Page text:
Swine brucellosis is a highly contagious infectious disease caused by the bacterium Brucella suis, of which there are five biotypes or strains. Brucellosis represents a significant disease of domestic swine, which had been all but eliminated from domestic herds in the United States. However, swine brucellosis infection commonly occurs in feral hog (also called wild hogs; Sus scrofa) populations in this country. Several species of vertebrates can also contract this disease. Biotypes 1 and 3 can cause infections …
Pseudorabies Virus in Feral Hogs
Pseudorabies virus (PRV), also known as Aujeszky’s disease, is an infectious viral disease that is caused by the Suid herpesvirus 1 (SuHV-1). The name “pseudorabies” means “rabies like” or “false rabies;” however, PRV is a herpes virus and is not related to the rabies virus. Although humans cannot be infected, PRV is found in several species of mammals (for example, cattle, sheep, goats, deer, bears, cats, dogs, mink, skunks, raccoons, rabbits and rats) as well as swine. It represents a …
Quick Facts on Feral Hogs
Feral hog numbers are on the rise in the United States. Likewise the problems they cause are also growing. With attention on this invasive species, many myths are circulating about feral hog history, distribution, biology, and damage. The following bullets will help get the facts straight.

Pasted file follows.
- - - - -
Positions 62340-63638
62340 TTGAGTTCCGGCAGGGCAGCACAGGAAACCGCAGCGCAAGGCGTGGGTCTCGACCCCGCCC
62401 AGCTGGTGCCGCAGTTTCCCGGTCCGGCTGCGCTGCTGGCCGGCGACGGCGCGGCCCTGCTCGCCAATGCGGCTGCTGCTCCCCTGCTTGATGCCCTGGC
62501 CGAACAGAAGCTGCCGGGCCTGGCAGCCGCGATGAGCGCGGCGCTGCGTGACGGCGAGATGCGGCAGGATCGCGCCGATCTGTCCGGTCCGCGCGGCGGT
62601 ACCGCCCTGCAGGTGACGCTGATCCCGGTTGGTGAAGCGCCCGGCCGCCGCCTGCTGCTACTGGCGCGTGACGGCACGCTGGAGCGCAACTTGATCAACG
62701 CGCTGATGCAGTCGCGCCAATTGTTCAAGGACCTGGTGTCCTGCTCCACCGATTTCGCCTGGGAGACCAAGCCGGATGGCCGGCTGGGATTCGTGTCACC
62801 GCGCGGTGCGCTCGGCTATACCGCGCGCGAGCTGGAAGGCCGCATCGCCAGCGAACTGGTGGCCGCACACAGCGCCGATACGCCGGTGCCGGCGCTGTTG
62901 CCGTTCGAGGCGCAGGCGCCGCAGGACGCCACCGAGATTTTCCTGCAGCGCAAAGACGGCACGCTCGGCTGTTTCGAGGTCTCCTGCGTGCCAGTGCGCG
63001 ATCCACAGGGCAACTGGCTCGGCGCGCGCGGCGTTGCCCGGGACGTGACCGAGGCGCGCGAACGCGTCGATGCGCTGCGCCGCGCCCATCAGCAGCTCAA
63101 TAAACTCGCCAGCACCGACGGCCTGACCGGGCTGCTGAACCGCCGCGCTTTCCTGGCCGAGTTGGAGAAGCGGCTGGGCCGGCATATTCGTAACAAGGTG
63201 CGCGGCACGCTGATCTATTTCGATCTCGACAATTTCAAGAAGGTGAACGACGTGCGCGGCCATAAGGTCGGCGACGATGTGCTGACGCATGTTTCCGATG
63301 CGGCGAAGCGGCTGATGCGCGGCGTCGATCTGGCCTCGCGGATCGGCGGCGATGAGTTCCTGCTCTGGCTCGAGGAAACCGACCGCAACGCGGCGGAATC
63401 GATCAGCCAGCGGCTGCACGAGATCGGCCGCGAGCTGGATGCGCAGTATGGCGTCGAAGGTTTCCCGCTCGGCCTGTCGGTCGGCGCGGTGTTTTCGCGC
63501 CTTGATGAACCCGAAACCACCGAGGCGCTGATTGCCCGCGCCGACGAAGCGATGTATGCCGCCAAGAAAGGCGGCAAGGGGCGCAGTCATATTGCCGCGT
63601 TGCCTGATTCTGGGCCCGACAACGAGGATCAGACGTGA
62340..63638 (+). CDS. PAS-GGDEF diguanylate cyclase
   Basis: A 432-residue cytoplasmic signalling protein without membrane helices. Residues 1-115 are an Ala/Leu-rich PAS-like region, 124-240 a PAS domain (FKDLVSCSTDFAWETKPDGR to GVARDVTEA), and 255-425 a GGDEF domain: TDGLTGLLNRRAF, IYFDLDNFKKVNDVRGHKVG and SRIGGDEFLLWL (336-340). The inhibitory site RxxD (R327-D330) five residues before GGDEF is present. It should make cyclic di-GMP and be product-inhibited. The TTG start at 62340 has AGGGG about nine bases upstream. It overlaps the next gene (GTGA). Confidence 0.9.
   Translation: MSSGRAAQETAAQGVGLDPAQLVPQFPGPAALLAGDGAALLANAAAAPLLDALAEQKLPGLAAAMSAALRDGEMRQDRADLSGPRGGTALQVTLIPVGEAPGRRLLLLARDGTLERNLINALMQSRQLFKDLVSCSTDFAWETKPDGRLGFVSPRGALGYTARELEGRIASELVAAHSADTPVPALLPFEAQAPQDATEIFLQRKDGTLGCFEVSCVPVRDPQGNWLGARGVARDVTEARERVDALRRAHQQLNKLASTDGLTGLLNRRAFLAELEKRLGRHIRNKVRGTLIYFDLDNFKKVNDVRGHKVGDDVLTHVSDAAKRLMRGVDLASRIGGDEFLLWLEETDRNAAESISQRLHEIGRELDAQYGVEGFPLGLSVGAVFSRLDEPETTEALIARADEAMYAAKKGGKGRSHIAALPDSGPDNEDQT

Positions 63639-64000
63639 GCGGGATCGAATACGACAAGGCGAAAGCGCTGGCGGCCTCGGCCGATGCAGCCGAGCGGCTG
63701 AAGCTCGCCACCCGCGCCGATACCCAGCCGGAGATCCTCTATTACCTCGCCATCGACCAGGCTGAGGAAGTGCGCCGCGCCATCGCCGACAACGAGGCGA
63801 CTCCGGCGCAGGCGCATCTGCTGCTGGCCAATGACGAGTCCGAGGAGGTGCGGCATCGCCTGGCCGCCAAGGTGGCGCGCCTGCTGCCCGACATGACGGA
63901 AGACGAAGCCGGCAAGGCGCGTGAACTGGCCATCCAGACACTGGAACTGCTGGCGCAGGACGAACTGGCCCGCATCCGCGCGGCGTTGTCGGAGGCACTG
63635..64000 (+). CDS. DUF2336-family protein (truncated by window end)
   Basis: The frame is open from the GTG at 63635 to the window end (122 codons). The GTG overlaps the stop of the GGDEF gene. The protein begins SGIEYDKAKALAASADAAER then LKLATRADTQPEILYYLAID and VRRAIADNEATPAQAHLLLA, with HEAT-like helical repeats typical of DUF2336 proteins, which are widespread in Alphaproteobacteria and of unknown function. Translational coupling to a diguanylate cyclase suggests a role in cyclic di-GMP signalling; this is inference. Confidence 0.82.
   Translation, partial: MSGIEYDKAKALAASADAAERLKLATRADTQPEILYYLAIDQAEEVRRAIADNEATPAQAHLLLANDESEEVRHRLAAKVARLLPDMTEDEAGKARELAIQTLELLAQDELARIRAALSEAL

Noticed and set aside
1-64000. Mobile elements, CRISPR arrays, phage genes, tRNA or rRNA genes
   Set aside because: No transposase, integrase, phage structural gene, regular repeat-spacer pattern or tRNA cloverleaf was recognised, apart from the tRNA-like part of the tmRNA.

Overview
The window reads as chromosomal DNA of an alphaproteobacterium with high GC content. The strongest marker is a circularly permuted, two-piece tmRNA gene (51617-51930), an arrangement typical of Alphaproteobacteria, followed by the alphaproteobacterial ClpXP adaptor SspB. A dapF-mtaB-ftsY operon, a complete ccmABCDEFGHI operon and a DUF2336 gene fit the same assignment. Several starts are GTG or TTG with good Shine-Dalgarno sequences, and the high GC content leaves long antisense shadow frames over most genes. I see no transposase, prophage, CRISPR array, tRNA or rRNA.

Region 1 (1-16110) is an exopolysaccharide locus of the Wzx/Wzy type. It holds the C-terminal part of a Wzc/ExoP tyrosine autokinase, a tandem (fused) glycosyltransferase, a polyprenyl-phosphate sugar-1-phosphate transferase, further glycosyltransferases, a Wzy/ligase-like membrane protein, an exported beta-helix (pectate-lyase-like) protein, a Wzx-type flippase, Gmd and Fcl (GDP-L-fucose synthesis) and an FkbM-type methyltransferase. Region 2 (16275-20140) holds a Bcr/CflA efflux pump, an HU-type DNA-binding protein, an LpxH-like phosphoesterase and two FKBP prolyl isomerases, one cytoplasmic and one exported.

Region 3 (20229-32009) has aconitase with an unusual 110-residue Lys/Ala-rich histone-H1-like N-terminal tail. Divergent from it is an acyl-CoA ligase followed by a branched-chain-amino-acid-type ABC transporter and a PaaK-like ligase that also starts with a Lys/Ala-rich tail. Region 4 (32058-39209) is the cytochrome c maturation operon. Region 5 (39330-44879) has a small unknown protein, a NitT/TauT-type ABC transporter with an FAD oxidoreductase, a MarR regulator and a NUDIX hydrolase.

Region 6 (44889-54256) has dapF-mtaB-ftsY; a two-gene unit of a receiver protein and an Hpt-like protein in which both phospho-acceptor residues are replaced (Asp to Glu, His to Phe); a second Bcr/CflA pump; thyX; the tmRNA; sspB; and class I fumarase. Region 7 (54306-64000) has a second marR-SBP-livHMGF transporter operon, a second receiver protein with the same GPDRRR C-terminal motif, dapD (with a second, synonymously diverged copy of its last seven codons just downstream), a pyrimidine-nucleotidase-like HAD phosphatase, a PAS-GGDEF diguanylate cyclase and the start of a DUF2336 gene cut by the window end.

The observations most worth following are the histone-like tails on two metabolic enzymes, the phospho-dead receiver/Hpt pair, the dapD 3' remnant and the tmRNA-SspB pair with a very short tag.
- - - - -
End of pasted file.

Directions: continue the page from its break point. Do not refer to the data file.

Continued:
History and Distribution
- Swine were domesticated thousands of years ago from wild stock in Europe and Asia.
- Swine were first introduced to North America by Spanish explorers.
- Confined and/or free-ranging domestic swine escaped from
Protecting Yourself from Feral Hog Diseases
Figure 1. Hunter wearing gloves while processing a feral hog. Photo courtesy Dr. Jim Cathey, Texas AgriLife Extension
Potential diseases carried by feral hogs and their health risks are popular concerns among hunters . As a first line of defense, hunters should assess the body condition of each feral hog harvested. A feral hog that looks to be in poor condition or skinny should be discarded as this could be a sign of disease. These feral hogs should not be …
What diseases do feral hogs carry or transmit?
Feral hogs (wild pigs) are susceptible to a wide range of viral, bacterial, and fungal diseases (e.g., African swine fever, anthrax, tuberculosis, brucellosis, hog cholera, E. coli, foot-and-mouth disease, influenza viruses, leptospirosis, pseudorabies virus, and vesicular stomatitis). Specifically, feral hogs have the potential to contract and transmit all of the diseases of domestic swine. Some of these diseases are specific to domestic swine, while others can also infect other wild and domestic mammals as well as humans. As such, …